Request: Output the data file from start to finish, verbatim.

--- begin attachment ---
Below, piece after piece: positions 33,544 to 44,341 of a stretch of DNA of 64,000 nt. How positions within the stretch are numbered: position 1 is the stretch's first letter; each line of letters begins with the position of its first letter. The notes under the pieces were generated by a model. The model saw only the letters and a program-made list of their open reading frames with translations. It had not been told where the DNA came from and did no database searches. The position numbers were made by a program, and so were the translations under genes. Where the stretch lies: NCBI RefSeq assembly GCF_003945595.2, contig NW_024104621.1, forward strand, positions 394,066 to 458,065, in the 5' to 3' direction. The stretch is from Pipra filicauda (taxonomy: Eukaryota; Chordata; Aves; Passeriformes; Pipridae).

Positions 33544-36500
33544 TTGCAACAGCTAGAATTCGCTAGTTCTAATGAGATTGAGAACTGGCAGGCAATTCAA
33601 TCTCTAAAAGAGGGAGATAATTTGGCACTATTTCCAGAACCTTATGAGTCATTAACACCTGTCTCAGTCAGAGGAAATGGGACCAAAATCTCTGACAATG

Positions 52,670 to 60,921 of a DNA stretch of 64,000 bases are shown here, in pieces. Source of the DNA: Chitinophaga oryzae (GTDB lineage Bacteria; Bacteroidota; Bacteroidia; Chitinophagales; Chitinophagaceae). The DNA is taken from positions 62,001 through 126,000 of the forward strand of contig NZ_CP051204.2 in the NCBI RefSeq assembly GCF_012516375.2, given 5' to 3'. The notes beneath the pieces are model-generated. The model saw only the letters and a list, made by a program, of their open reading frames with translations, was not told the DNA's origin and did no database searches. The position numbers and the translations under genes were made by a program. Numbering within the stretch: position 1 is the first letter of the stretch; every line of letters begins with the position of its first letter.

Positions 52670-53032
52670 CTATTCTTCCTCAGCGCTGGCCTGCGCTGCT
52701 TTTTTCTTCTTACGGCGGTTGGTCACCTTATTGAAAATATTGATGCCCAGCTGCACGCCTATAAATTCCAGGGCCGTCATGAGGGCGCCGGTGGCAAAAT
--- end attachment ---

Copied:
Below, piece after piece: positions 33,544 to 44,341 of a stretch of DNA of 64,000 nt. How positions within the stretch are numbered: position 1 is the stretch's first letter; each line of letters begins with the position of its first letter. The notes under the pieces were generated by a model. The model saw only the letters and a program-made list of their open reading frames with translations. It had not been told where the DNA came from and did no database searches. The position numbers were made by a program, and so were the translations under genes. Where the stretch lies: NCBI RefSeq assembly GCF_003945595.2, contig NW_024104621.1, forward strand, positions 394,066 to 458,065, in the 5' to 3' direction. The stretch is from Pipra filicauda (taxonomy: Eukaryota; Chordata; Aves; Passeriformes; Pipridae).

Positions 33544-36500
33544 TTGCAACAGCTAGAATTCGCTAGTTCTAATGAGATTGAGAACTGGCAGGCAATTCAA
33601 TCTCTAAAAGAGGGAGATAATTTGGCACTATTTCCAGAACCTTATGAGTCATTAACACCTGTCTCAGTCAGAGGAAATGGGACCAAAATCTCTGACAATG

Positions 52,670 to 60,921 of a DNA stretch of 64,000 bases are shown here, in pieces. Source of the DNA: Chitinophaga oryzae (GTDB lineage Bacteria; Bacteroidota; Bacteroidia; Chitinophagales; Chitinophagaceae). The DNA is taken from positions 62,001 through 126,000 of the forward strand of contig NZ_CP051204.2 in the NCBI RefSeq assembly GCF_012516375.2, given 5' to 3'. The notes beneath the pieces are model-generated. The model saw only the letters and a list, made by a program, of their open reading frames with translations, was not told the DNA's origin and did no database searches. The position numbers and the translations under genes were made by a program. Numbering within the stretch: position 1 is the first letter of the stretch; every line of letters begins with the position of its first letter.

Positions 52670-53032
52670 CTATTCTTCCTCAGCGCTGGCCTGCGCTGCT
52701 TTTTTCTTCTTACGGCGGTTGGTCACCTTATTGAAAATATTGATGCCCAGCTGCACGCCTATAAATTCCAGGGCCGTCATGAGGGCGCCGGTGGCAAAAT